In the case of the HERV-K RT, HIV-1 RT crystal structure (4W1E) was used as template, and the crystal structures of the complexes with Efavirenz (1JKH), Nevirapine (3QIP), and Etravirine (3MEC) were used to model the inhibitors bound to HERV-K RT.
In the case of the HERV-K IN the simian prototypical foamy virus in complex with magnesium, DNA, and Elvitegravir (3L2U) with an 18% of identity with the target was used as template. This elvitegravir complex and the complexes with ratelgravir (3L2) and dolutegravir (3S3M) were used to model these inhibitors complexes with HERV-K IN (Fig. 8c–e).
Data analysis and statistics
All the experiments were repeated at least three times. Representative results were shown and plotted as mean ± SEM. Student’s t test was used for pair-wise comparison.
RT: conducted most of the experiments and analyzed the data. WL: designed and supervised the experiments and wrote the manuscript. DP: conducted the experiment on protease inhibitors. MB: conducted the comparative modeling. AN: conceived and supervised the project, helped in writing the manuscript, and provided laboratory space and financial support. All authors read and approved the final manuscript.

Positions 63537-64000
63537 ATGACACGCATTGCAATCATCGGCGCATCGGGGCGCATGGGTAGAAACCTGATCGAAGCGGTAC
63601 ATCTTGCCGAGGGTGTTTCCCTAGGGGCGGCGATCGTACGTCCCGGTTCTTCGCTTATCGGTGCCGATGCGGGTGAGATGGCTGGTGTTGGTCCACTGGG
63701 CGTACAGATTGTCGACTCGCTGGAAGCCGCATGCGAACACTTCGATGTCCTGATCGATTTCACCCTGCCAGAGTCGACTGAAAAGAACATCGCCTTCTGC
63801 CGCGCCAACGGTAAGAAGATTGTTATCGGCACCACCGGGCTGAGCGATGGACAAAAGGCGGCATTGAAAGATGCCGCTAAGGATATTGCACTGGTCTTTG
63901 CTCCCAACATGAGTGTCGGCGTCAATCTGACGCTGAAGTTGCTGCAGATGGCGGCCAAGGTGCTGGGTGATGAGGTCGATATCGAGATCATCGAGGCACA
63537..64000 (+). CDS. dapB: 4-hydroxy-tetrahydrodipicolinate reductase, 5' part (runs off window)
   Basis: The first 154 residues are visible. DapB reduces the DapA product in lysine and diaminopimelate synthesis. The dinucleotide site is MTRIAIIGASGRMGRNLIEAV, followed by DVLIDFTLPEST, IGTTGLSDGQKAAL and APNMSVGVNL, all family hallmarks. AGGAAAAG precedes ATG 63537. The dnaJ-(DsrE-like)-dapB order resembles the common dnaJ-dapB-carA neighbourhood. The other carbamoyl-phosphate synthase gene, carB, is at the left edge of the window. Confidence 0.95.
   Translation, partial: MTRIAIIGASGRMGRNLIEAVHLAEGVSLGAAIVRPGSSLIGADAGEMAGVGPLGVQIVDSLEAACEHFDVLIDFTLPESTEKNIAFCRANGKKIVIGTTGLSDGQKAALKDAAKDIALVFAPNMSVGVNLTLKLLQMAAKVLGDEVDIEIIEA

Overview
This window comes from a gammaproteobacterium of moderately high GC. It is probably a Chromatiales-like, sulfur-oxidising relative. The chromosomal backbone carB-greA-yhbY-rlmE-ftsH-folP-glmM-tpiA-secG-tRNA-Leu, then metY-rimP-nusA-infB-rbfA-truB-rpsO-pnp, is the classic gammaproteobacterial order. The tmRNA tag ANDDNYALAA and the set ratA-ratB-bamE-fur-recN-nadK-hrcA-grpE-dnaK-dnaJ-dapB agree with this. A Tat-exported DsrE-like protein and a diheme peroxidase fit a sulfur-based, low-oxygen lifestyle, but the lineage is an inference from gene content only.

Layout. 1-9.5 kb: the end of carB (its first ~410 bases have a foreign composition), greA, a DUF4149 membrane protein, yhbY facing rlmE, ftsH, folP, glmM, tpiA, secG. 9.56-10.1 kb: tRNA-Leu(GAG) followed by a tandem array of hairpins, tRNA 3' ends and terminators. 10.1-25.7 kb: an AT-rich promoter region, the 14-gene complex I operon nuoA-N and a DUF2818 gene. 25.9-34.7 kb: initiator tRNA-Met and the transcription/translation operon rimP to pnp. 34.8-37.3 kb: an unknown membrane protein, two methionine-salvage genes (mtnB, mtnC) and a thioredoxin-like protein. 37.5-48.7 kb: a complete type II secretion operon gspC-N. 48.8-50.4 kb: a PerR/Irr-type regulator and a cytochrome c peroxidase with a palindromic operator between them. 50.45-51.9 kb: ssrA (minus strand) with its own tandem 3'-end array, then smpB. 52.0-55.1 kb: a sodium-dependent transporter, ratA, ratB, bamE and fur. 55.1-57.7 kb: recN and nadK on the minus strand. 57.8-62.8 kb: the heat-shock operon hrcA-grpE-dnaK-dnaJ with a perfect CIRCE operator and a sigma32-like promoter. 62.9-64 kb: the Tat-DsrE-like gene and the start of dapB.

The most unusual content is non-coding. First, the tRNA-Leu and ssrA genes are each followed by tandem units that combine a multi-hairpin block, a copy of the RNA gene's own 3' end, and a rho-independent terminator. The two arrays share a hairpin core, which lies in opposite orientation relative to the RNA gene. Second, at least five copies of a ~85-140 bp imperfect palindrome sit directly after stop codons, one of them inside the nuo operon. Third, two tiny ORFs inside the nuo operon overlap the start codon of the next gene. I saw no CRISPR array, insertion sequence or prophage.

The authors would like to thank the NIH AIDS Reagent Program for providing all the HIV antiretroviral drugs and the reverse transcriptase recombinant protein.
The authors declare that they have no competing interests.
This work was supported by intramural funds from the National Institute of Neurological Disorders and Stroke at the National Institutes of Health.